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A Trip to the Moon, 1902. The film is considered to be a turning point in narrative and sci-fi film development.

A film (British English) – also called a movie (American English), motion picture, moving picture, picture, photoplay or (slang) flick – is a work of visual art that simulates experiences and otherwise communicates ideas, stories, perceptions, feelings, beauty, or atmosphere through the use of moving images. These images are generally accompanied by sound and, more rarely, other sensory stimulations.[1] The word "cinema", short for cinematography, is often used to refer to filmmaking and the film industry, and the art form that is the result of it.

Recording and transmission of the film

The moving images of a film are created by photographing actual scenes with a motion-picture camera, by photographing drawings or miniature models using traditional animation techniques, by means of CGI and computer animation, or by a combination of some or all of these techniques, and other visual effects.

Before the introduction of digital production, a series of still images were recorded on a strip of chemically sensitized celluloid (photographic film stock), usually at a rate of 24 frames per second. The images are transmitted through a movie projector at the same rate as they were recorded, with a Geneva drive ensuring that each frame remains still during its short projection time. A rotating shutter causes stroboscopic intervals of darkness, but the viewer does not notice the interruptions due to flicker fusion. The apparent motion on the screen is the result of the fact that the visual sense cannot discern the individual images at high speeds, so the impressions of the images blend with the dark intervals and are thus linked together to produce the illusion of one moving image. An analogous optical soundtrack (a graphic recording of the spoken words, music, and other sounds) runs along a portion of the film exclusively reserved for it, and was not projected.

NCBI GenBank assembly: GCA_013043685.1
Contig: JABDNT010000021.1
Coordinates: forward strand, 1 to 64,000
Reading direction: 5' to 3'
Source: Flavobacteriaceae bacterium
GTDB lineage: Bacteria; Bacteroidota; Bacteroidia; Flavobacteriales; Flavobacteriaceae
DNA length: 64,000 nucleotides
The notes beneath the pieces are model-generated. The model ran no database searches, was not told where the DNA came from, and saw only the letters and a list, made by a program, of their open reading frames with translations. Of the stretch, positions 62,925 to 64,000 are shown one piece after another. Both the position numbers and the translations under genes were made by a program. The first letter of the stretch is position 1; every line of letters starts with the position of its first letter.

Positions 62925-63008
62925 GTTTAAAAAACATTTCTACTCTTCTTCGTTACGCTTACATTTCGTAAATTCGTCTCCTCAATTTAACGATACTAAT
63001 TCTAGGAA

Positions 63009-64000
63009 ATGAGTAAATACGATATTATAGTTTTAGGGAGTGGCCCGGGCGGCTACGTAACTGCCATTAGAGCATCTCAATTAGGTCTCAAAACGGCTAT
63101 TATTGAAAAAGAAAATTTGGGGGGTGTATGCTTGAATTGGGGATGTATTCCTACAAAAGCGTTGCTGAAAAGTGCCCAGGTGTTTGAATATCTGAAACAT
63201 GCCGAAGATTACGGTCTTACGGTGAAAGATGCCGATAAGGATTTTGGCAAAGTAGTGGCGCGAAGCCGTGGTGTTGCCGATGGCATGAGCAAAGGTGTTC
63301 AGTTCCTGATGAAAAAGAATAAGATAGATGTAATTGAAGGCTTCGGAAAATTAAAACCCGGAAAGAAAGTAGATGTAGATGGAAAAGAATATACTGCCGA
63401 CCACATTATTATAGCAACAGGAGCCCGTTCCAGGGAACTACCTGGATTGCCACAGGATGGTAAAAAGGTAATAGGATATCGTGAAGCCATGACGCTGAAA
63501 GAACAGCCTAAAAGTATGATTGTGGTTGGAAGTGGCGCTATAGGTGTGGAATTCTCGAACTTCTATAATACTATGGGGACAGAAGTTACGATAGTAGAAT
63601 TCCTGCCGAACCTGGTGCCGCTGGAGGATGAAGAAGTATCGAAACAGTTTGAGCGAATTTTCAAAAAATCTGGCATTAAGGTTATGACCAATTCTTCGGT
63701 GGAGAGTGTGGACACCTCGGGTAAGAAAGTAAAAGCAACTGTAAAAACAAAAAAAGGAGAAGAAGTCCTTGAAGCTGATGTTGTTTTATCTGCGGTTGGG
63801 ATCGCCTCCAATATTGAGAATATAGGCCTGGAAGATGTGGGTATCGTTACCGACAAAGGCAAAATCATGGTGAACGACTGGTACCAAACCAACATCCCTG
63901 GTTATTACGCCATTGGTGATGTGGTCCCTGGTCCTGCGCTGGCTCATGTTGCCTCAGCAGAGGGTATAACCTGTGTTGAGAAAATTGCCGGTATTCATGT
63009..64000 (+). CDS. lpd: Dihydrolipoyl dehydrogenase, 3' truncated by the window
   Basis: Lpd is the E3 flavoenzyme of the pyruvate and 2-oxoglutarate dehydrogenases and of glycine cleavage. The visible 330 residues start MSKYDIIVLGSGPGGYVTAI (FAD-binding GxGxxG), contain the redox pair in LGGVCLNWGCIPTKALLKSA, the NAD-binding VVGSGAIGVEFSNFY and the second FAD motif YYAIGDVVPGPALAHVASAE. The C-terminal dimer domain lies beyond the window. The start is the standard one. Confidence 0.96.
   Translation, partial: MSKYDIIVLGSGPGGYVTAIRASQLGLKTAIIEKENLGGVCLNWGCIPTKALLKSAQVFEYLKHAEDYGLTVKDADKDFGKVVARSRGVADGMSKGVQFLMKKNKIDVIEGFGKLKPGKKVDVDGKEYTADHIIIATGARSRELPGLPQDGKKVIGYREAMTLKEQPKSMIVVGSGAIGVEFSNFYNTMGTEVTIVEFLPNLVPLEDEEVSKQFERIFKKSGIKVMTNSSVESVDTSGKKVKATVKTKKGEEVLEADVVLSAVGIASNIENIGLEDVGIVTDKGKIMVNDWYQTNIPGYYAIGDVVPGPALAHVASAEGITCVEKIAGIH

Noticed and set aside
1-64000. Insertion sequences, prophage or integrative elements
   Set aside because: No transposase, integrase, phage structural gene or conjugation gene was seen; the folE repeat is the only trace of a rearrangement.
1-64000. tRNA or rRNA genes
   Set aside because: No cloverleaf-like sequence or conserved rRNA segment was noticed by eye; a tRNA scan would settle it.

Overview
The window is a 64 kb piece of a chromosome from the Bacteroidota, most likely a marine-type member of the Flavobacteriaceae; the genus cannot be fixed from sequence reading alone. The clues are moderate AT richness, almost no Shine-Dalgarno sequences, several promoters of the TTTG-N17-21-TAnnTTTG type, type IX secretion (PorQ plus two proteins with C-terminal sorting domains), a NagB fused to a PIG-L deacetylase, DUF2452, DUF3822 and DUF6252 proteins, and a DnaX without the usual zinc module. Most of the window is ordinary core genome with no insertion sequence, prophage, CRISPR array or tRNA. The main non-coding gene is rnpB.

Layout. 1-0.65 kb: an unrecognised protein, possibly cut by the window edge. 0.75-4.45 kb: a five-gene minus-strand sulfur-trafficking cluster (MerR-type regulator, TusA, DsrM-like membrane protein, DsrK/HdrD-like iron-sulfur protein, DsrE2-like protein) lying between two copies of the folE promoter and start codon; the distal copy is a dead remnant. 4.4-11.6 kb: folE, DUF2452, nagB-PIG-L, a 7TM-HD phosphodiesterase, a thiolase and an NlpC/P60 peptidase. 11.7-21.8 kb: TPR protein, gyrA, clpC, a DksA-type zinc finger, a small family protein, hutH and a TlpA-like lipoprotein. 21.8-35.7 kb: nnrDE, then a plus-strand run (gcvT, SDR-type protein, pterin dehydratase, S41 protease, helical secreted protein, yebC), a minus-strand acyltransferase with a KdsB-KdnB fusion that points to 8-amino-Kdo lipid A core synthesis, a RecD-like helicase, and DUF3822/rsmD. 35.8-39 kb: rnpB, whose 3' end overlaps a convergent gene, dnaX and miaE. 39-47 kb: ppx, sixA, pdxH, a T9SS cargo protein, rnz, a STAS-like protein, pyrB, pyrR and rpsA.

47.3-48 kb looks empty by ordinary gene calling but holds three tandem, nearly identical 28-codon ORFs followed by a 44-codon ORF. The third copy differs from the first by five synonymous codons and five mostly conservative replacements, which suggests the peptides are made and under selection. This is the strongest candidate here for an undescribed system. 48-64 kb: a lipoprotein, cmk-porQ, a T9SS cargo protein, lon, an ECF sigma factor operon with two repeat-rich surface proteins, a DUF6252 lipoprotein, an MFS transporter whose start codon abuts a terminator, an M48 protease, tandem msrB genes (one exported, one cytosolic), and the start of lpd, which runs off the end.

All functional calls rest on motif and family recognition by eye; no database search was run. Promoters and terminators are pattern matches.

Contemporary films are usually fully digital through the entire process of production, distribution, and exhibition.

Etymology and alternative terms

The name "film" originally referred to the thin layer of photochemical emulsion[2] on the celluloid strip that used to be the actual medium for recording and displaying motion pictures.

Many other terms exist for an individual motion-picture, including "picture", "picture show", "moving picture", "photoplay", and "flick". The most common term in the United States is "movie", while in Europe, "film" is preferred. Archaic terms include "animated pictures" and "animated photography".

"Flick" is, in general a slang term, first recorded in 1926. It originates in the verb flicker, owing to the flickering appearance of early films.[3]

Common terms for the field, in general, include "the big screen", "the silver screen", "the movies", and "cinema"; the last of these is commonly used, as an overarching term, in scholarly texts and critical essays. In the early years, the word "sheet" was sometimes used instead of "screen".



The art of film has drawn on several earlier traditions in fields such as oral storytelling, literature, theatre and visual arts. Forms of art and entertainment that had already featured moving or projected images include:

  • shadowgraphy, probably used since prehistoric times
  • camera obscura, a natural phenomenon that has possibly been used as an artistic aid since prehistoric times
  • shadow puppetry, possibly originated around 200 BCE in Central Asia, India, Indonesia or China